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Thread: Adaptive Optics

  1. #1
    Join Date
    Sep 2004
    The images of the planet Uranus (The NEWS Feature) are perhaps the best available taken by a ground based telescope, in this instance the W.M. Keck observatory in Hawaii has used an improvement in the the telescopes' adaptive optics system.

    However, this is not the only observatory to carry out a major improvement in adaptive optics, in fact the European Southern Observatory's Very Large Telescope facility at the Paranal observatory in Chili, has a new state-of-the-art system. The VLT Interferometer (VLTI) is actually a series of four 8.2 meter telescopes that are capable of combining the light from the single object each telescope is looking at, into a single image with a high resolving power. :huh:

    It is known as the MACAO-VLT, or Curvature Adaptive Optics System. In July this year the MACAO team scientists returned to Paranal to fit a third MACAO-VLTI system. These are 4 identical 60 element curvature adaptive optics systems, located in the Coude room of each telescope, whose aim is to feed a turbulence corrected wave front to the Very Large Telescope recombination laboratory.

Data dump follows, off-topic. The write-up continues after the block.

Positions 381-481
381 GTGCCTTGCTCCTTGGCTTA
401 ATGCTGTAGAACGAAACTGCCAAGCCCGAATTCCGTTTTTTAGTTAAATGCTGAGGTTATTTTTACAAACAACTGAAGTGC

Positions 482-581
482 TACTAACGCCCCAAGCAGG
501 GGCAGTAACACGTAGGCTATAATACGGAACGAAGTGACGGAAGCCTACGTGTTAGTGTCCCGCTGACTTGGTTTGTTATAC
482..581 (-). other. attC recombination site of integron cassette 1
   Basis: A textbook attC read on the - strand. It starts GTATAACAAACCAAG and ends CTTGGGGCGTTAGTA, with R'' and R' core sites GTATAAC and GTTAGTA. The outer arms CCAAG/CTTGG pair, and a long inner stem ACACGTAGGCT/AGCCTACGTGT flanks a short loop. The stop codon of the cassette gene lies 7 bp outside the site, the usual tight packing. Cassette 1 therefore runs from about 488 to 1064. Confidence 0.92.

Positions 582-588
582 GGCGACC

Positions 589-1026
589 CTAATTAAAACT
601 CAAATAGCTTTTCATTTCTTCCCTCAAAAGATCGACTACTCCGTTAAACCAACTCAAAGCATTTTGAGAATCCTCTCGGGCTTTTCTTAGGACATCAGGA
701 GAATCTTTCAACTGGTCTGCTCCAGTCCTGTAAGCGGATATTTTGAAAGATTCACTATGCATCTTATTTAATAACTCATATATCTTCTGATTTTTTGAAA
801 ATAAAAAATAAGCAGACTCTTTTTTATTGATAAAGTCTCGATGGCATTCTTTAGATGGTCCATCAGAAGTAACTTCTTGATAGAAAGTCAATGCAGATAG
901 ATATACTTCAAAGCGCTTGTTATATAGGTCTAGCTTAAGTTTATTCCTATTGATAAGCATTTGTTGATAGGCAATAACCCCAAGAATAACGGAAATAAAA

In 2003 the first (UT2) and second (UT3) saw first light, and one of the first images was of the planet Neptune shown here, taken in August of that year in the Hydrogen-band. The angular diameter of Neptune is 3 arc seconds and the width (FWHM) of the narrowest bands is 67 mas.

    So to be acurate, the planet Neptune with its distictive atmospheric cloud features, is a world equally as active as the planet Uranus in this weeks News Feature, while the images of Neptune were taken over a year ago. :huh:

    A Note For Your Diary

    Chris Lintott is now heading to Chili to do a report for the December Sky at Night program at the Paranal observaotory. The new MACAO-VLTI system may get a mention on the program.

  2. #2
    Join Date
    Apr 2004
    WOW! That is truly an amazing picture! I have never seen a picture like that through a scope.

    * Jim is dragging out his old plans to build the worlds most significant telescope of all, Muhahahaha*

    I wonder if there is any observatories here in MN. Would it ever be so cool to be there all day observing planets.

  3. #3
    Join Date
    Sep 2004
    Thanks Spockjim,

    The adaptive obtics here is different to any on other big astronomical telescopes anywhere in the world, simply because The Very Large Telescope (VLT) is an interfoermoiter. Patrick Moore's BBC Sky at Night program this sunday 5 December (repeated on Freeview BBC4 Monday) will have a full report about the VLTI system Spock.jim.

    Also see todays' NEWS section of this site, my interview with astronomer Michiel Min. His observations of proto-planetary discks were only made possible because of the adaptive obtics in use on the VLTI.

    Richard Pearson
    Science Correspondent

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